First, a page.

Interview: 'Billions' Season 3 is like a superhero movie, says actor Damien Lewis who plays Bobby
Looking forward to Season Three of his show, Billions, actor Damien Lewis reflects on why the show is reportedly one of Barack Obama’s favourites
TV audiences were introduced to the shell-shocked war veteran, Nick Brody, who comes home to a world that’s completely different from the one he left behind, in the drama, Homeland (2012). It was a performance so convincing, it earned its player, the British actor Damien Lewis an Emmy for Outstanding Actor in a Drama Series, as well as a Golden Globe for Best Actor in 2013. But before he became Brody of Homeland, back in 2008, the actor played Charlie Crews in the show Life, which went on to win the AFI award for Best TV Series. After Homeland, the 47-year-old actor did star in some movies but failed to make much of an impact — until in 2016, when he appeared on the drama, Billions, currently in Season 3.
The series, created by Brian Koppelman, David Levien and Andrew Ross Sorkin, is loosely based on the activities of Preet Bharara, the former US Attorney for the Southern District of New York (played by Paul Giamatti) and his legal battles with hedge fund manager Steve Cohen of SAC Capital Advisors (played by Lewis). Ahead of the TV premiere of Season Three, we spoke with Damien Lewis on what’s in store for the audience with his character Bobby, and why both Homeland and Billions are Barack Obama’s favourite TV shows.
What is your take on the exciting Season Two finale?
I loved it because it’s sort of a superhero movie. It’s a bit like The Avengers on Wall Street. Everyone is powerful, either politically or financially, and smart and witty. It’s a very alpha world. And they sort of slug at each other with their brains and outmanoeuvre one another. Someone gets hit and they go down, but they bounce back up again as a superhero does. Whenever there’s an opportunity to see someone really down, it’s good.
What was your reaction to your character Bobby being jailed at the end of the season?
I loved seeing Bobby go down because I’m going to enjoy seeing how he tries to get himself back up again. I think it will be a longer process through Season Three. There’s a prosecution pending for Bobby now, but it’s complicated. That was the first time we’ve seen him do an explicitly criminal act to get what he wants. I think in Season Three, we’ll find Bobby in the mire a little bit; compromised and trying to find ways to get out of it.
Also read: Claire Danes on her role in Homeland
Will Bobby continue to struggle to gain respect from the financial community?
There’s something arriviste about Bobby. He’s a blue-collar, working-class guy who made a ton of money. So he’s the avatar of the American Dream. But, operating in New York, there is a hierarchical snobbery that is a bit like something we might expect more from the UK. There’s a class system and Bobby’s money doesn’t buy his way into it. So there’s always a sense that he’s the jumped up kid trying to buy his way into the establishment. And that gives him a sort of a gangster quality, which is why I think people respond to him and they like him, in spite of the awful things that he keeps doing.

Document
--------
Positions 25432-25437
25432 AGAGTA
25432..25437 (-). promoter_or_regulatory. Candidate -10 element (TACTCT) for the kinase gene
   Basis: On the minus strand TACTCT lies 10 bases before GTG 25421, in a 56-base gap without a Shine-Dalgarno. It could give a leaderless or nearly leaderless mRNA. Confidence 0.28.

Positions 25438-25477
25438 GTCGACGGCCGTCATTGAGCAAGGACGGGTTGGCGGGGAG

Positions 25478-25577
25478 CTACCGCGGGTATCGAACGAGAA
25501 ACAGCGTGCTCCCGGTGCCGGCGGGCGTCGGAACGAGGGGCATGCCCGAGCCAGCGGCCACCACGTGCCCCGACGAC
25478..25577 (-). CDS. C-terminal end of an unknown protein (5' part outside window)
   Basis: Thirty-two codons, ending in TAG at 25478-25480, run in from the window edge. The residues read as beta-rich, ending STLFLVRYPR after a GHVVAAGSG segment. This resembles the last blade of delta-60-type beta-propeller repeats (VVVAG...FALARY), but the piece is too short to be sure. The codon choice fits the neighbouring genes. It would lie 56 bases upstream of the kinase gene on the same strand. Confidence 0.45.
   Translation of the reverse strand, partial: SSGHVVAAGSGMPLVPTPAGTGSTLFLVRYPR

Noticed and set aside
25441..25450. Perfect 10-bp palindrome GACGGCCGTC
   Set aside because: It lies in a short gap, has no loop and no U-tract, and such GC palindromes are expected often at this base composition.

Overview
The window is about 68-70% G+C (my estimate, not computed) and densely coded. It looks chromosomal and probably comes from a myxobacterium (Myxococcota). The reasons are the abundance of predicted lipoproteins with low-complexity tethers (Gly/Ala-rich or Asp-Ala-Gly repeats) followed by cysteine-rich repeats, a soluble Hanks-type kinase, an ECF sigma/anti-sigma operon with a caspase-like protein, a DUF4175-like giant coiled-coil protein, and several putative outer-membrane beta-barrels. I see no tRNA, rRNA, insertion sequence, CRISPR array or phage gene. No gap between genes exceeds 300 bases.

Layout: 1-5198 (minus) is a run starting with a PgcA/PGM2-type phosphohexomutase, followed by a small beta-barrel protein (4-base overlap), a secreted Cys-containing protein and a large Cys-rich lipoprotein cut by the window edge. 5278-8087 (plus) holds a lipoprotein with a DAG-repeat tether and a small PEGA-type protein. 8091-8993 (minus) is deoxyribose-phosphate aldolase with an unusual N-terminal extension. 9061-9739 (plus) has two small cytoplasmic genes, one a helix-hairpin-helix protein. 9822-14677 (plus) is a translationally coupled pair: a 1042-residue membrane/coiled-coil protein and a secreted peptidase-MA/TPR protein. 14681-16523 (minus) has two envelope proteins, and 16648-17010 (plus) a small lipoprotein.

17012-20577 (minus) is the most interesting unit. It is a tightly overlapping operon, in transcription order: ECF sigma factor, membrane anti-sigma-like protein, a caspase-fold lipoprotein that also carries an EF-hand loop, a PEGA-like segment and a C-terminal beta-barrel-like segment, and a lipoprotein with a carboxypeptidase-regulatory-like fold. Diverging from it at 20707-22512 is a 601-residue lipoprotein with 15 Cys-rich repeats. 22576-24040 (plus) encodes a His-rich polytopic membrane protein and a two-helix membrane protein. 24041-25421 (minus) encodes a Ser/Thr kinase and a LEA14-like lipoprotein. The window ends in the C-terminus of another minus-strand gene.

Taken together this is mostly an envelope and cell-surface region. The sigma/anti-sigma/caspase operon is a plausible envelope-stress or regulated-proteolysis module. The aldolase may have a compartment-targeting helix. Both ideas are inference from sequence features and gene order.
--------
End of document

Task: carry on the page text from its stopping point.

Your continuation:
How does Season Three compare with the previous two?
Season One and Two are quite different. Season One is sort of an introduction to the world, and all the characters and Season Two is a really good thriller. That continues in Season Three. It’s a cat-and-mouse game.
And, what’s in store for Bobby?
How is Bobby going to get back into his company? How is he going to get his assets unfrozen and be trading again? Bobby being Bobby — he’s going to probably find many different ways to manipulate and make sure that he can trade at an arm’s length without being personally responsible. But at the same time, his marriage isn’t going very well. He has a lot to deal with.
Bobby brings Wendy, who plays a psychiatrist, to work with him in at Axe Capital in Season Two. How would you describe their relationship in Season Three?
Wendy and Bobby are entirely platonic, I think. Their relationship is built on mutual admiration, respect, trust — all of those things. As Wendy said earlier on in one of the episodes, “I feel like I helped to build Axe Capital. I feel like I’m a stakeholder here.” He can’t do it without her — which, of course, is what created so much tension in his marriage to Lara (his wife). The problem is, when he needs to talk about something, he tends to go to another woman, not to his wife, as much as he adores her. Given that Bobby can’t actually set foot in Axe Capital because he’s arrested, Wendy comes to visit him in his new setup. Bobby has a new penthouse in New York, and he’s spending a bit of time there.